If you own a condominium unit, you’re engaged in a type of shared ownership when it comes to the rest of the building. By definition, the owner or owners of a condominium unit have a shared, undivided interest in the common areas of the building. In other words, your ownership interest in your unit is complete, but your ownership interest in the rest of the building and land is shared with the owners of the other units.
Generally, you operate your own unit, taking care of all physical and legal responsibilities. A condominium association represents your ownership interest, along with the interests of the other owners. Your annual dues are put toward maintaining the overall property, but not the units. You may be assessed additional fees if the cost of maintenance exceeds the dues collected, or if there is a special situation, such as an unexpected loss.
Suppose a hurricane came through and damaged the building. The condominium association, acting on the owners’ behalf, is responsible for fixing the damage. This may be done with the assistance of an insurance claim. The owners of the units maintain their own insurance for the individual units and their contents. They are generally responsible for damage that applies to only one unit.
What if the condominium building damages my unit?
The strange split in ownership can create some potentially confusing issues about who is responsible for what. This is particularly true when a unit owner’s actions damage the complex, or vice-versa.
Suppose that a pipe burst in a common area and the water damaged your unit and several others. Would the condominium association’s insurance cover the loss? Or would you need to apply to your own insurance for coverage?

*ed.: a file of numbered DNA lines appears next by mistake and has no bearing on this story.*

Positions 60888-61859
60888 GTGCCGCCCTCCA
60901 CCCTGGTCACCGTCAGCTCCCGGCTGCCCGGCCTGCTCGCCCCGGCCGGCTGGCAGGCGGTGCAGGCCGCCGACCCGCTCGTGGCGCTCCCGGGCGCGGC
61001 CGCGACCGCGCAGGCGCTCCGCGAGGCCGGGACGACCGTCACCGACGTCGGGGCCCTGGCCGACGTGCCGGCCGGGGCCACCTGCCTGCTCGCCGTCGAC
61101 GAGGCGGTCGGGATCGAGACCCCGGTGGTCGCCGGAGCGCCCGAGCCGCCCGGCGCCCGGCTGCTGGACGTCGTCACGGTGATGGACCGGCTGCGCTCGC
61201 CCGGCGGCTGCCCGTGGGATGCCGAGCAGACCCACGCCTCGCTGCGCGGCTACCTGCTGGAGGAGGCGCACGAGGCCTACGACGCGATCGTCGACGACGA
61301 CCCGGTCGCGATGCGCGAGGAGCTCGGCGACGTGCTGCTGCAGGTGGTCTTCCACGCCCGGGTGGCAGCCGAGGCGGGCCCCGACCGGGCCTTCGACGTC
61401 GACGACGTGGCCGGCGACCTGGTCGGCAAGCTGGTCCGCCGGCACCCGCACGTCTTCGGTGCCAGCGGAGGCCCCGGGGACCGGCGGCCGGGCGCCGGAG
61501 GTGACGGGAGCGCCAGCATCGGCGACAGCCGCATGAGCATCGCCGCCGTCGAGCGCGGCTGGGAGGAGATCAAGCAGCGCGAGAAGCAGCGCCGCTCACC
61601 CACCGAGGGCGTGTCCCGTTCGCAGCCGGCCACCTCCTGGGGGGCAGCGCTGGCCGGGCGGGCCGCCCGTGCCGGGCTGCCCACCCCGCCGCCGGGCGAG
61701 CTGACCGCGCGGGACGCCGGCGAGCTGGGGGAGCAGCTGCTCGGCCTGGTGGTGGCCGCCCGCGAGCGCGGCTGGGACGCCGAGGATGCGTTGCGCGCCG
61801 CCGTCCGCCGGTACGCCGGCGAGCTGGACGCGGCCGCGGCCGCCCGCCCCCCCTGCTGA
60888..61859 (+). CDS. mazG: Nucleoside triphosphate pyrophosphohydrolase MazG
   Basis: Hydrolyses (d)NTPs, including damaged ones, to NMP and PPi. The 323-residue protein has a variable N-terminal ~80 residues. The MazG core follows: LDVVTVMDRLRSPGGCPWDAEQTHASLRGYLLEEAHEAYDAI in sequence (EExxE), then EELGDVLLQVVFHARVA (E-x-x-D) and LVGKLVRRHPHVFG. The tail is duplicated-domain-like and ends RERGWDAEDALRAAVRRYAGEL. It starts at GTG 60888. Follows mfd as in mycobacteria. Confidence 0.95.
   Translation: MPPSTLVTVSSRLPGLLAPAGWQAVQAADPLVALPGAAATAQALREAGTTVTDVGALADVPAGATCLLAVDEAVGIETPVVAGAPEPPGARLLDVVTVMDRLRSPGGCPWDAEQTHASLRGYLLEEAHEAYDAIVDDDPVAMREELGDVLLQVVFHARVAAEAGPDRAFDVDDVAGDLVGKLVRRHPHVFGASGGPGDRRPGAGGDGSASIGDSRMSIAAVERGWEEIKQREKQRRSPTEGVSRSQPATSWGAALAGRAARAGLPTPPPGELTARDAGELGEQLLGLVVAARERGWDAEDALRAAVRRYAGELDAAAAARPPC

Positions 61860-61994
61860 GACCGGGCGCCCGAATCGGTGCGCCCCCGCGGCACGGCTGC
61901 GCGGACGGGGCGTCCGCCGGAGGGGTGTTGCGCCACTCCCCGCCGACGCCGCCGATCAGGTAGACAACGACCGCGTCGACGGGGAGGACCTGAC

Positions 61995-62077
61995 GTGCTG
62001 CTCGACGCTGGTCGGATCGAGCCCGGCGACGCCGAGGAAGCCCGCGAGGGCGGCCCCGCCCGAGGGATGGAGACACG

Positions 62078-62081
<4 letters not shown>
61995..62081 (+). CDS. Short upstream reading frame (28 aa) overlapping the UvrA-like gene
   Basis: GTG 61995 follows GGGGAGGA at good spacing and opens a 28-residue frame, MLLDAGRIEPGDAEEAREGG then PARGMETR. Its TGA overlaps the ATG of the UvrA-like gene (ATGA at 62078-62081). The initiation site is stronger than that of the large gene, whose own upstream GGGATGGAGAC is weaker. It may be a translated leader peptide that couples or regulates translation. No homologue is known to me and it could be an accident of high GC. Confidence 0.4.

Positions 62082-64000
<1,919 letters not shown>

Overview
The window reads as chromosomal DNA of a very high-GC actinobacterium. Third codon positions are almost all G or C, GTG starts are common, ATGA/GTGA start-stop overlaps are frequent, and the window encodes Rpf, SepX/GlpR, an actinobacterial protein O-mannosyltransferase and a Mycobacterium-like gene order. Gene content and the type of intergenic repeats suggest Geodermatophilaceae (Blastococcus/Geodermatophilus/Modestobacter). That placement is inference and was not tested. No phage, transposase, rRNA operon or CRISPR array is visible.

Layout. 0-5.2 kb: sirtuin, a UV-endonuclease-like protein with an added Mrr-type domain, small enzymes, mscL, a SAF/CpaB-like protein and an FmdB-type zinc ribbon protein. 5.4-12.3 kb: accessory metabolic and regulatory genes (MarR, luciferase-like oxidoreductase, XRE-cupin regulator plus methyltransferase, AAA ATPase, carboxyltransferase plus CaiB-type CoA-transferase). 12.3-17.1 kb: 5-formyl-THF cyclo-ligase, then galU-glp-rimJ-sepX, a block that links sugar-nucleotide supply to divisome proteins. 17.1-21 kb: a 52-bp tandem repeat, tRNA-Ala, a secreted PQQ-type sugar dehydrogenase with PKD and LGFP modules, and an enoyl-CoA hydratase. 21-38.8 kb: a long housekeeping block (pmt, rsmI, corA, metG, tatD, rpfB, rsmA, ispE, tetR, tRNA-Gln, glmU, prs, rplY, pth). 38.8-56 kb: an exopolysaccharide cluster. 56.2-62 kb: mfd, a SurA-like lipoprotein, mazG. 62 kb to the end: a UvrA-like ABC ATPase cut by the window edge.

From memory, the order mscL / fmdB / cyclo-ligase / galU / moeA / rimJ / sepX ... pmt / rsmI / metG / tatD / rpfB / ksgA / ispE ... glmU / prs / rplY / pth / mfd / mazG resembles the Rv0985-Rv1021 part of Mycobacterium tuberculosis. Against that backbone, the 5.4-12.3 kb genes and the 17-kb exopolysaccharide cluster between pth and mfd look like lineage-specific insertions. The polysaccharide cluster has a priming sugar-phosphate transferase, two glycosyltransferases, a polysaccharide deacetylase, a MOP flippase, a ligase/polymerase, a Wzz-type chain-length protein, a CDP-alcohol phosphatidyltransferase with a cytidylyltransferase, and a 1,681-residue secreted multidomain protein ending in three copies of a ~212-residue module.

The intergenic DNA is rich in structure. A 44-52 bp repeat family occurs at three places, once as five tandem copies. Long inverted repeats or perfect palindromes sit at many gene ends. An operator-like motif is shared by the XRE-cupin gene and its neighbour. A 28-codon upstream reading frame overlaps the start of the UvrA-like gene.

As is the case with many legal questions, the answer is “it depends.” In certain cases, state law may determine liability. An experienced real estate attorney can tell you if that is the case.
In most situations, however, you will need to consider three different documents before you can determine whether the association’s policy or your own will cover the loss:
- Your insurance policy
- The association’s policy
- The association’s bylaws and foundational documents
The association’s documents may or may not contain detailed information about who is responsible for what damage. If it does, you should still consider having an attorney look them over because they may or may not be in compliance with Florida law.
In an ideal world, your own insurance policy would clearly spell out the limits of its coverage and those limits would precisely dovetail with the limits of the association’s policy. In other words, if your unit were damaged, it would ideally be perfectly clear which insurance company would pay for the loss. This is most likely to be the case if the two policies are issued by the same carrier.
Unfortunately, it’s not always the case that the insurance policies dovetail perfectly, much less agree with the association’s documents. There may be differing interpretations that seem equally valid.
This is why it can be so helpful to get a legal opinion about liability and coverage. It may even be worth the expense to get such an opinion before you buy your unit policy. Understanding the exact limits of the association’s policy will make it easier to shop for an individual policy that dovetails as much as possible with that of the association.
If you have questions about condominiums or liability, contact an experienced real estate attorney for answers.